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I actually bought an Al Mar SERE folding knife, but thought it too big for EDC, and got the Benchmade AFCK instead. I really liked that knife, but it was just B-I-G big, plus I like the hole opener better than the pencil eraser. To me, it is a better design to lighten it and have less "snagability", and I was used to the hole from a previous Spyderco. I bet the fixed blade one is awesome.http://www.almarknives.com/sere-operator-p-60.html
Everything you need. Nothing you don't.
You get what you pay for.
great looking knife! and a good storyWhen I was born my father bought me a Gerber A425 knife, 4.5" chrome plated M2 tool steel, full tang, aluminum handle with "armorhide" grip. I still have the paperwork that shows he paid about $35 for it, including the leather sheath. It's a great knife and holds a hair popping edge longer than any other knife I've ever used. It's too bad they don't make them anymore because I think it's pretty close to an indestructible knife.
(Picture not mine, but very similar)
its sad isnt it luckily i got my RD4.5 when it was still made by JustinRanger R4 (now made by Ontario)
great choice, Busse's are mean knives!Busse's latest offering, the Tank Buster
the actual cutting "edge"J Brum,
Gorgeous knife. I'm a little curious about the two different edge angles. Is there a specific reason for that configuration?
Is the edge angle at the actual edge different for the two sections?
Also, does the false edge wide enough at the back to allow your palm to apply leverage to the blade for heavy cutting?
+1 for building your own knife, that is really coolafter a few times out in the field working with different knives,
is what led me into designing this one to suit MY needs
Pics?...... or it did'nt happenYeah, I have a friend who has a custom built knife he designed himself from the ground up. He's a material science guy, so the metal is a custom alloy he developed. If I recall, it's a pretty exotic tungsten-steel alloy with lots of other metals to a lessor degree. It's about 12" in total length, 1/4" thick. It has a tanto style tip and the blade is wider than the grip (slightly)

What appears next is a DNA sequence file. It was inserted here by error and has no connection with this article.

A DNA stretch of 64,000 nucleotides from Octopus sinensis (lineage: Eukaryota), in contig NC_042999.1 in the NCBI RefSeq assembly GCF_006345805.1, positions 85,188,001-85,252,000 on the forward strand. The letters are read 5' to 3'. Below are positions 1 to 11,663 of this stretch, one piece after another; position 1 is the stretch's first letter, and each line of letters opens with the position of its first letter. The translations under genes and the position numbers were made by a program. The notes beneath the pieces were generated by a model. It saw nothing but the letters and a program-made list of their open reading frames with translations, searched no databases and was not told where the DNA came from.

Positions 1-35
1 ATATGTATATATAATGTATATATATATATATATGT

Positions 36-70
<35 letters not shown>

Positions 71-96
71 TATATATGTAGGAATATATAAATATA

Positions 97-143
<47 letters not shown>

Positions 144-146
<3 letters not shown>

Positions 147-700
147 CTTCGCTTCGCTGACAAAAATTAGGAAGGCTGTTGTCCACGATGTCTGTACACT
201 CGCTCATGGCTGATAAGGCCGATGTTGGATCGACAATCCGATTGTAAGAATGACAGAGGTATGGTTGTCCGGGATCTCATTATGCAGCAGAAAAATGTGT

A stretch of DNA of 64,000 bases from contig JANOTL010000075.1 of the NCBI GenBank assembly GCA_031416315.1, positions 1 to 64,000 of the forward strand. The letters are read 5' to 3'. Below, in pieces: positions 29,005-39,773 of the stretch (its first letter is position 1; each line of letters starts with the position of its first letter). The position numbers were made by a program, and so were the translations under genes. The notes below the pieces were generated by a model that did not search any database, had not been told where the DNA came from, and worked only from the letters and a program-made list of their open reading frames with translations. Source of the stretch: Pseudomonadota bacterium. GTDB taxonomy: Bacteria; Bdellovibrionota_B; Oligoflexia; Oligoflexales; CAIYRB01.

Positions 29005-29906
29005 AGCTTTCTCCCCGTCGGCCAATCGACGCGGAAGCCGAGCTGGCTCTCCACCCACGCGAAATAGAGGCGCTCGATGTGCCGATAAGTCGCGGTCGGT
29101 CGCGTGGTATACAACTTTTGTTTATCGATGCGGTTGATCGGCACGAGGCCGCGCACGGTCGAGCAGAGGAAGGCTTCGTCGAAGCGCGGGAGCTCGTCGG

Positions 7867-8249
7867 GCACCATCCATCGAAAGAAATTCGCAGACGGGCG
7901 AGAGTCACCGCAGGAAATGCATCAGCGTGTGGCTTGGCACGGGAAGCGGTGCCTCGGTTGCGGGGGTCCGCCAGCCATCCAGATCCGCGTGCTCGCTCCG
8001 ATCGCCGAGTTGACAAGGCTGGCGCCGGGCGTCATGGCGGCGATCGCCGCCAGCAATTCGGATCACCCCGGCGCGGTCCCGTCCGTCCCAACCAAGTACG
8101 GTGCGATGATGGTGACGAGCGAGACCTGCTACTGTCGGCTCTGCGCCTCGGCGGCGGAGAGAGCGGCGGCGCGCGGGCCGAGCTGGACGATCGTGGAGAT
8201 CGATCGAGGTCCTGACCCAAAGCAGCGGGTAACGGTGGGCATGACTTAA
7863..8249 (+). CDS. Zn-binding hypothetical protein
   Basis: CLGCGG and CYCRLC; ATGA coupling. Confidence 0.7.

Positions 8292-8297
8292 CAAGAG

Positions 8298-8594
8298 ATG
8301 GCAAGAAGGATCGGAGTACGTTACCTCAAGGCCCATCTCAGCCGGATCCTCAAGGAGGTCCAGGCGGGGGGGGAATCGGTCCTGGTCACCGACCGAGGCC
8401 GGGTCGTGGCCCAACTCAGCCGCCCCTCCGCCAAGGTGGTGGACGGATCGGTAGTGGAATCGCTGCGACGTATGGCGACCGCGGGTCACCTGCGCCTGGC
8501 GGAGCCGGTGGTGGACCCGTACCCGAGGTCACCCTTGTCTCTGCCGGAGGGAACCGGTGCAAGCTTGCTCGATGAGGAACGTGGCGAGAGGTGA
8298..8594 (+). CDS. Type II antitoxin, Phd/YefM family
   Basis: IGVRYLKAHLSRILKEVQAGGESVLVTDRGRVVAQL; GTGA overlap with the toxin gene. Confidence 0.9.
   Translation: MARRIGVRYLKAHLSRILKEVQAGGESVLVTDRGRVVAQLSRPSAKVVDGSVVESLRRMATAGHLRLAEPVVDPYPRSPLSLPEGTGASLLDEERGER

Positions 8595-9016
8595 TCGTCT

The main edge is 25 degrees and serves mainly as a chopping edge (it's heavy enough to serve as a makeshift hatchet) while the tanto point edge is honed at 20 degrees and the lower edge (where the blade widens from the handle) is only 17 degrees for more kitchen like work.
he's driven main blade into a tree-trunk and used it as a step before
Just so you know....Mr Brum happens to be a kick-ass professional knifemaker. Mike Spangler is another one who pops up around NES from time to time.+1 for building your own knife, that is really cool
I'll post up a pic tommorow of a tool/ knife i make that somewhat fits that bill...
its what i call a tac-tool, but i have an idea that i would like to add to it...
i also agree, that a dedicated survival knife should be a fixed blade, just for the strength issues... but with that said, a GOOD quality folder, can get you out of trouble... heck, why not have both!
That of course depends on the survival situation.
In general I try to keep my survival gear light and compact, this increases the chance of having the survival gear available when you need it. Typically this means making sure that each tool you carry is as versital as practical, without sacrificing reliability or capability of performing it's most likely needed features.
A small, packable folding handsaw or bow saw can be extremely useful, and should be considered, on the other hand a dedicated skinner knife is likely wasteful since the function can be served reasonably well with a well designed fixed blade and the skinner is less generally useful.
Now, if I'm going camping for the weekend and I'm taking my car, so I don't have to carry all my gear on my back, I have a larger survival pack in the car, just in case. This kit is more likely to have all of the "right tools for the job" but simply isn't practical to hump through the woods if I get lost on a hike, while hunting or have to ditch the car.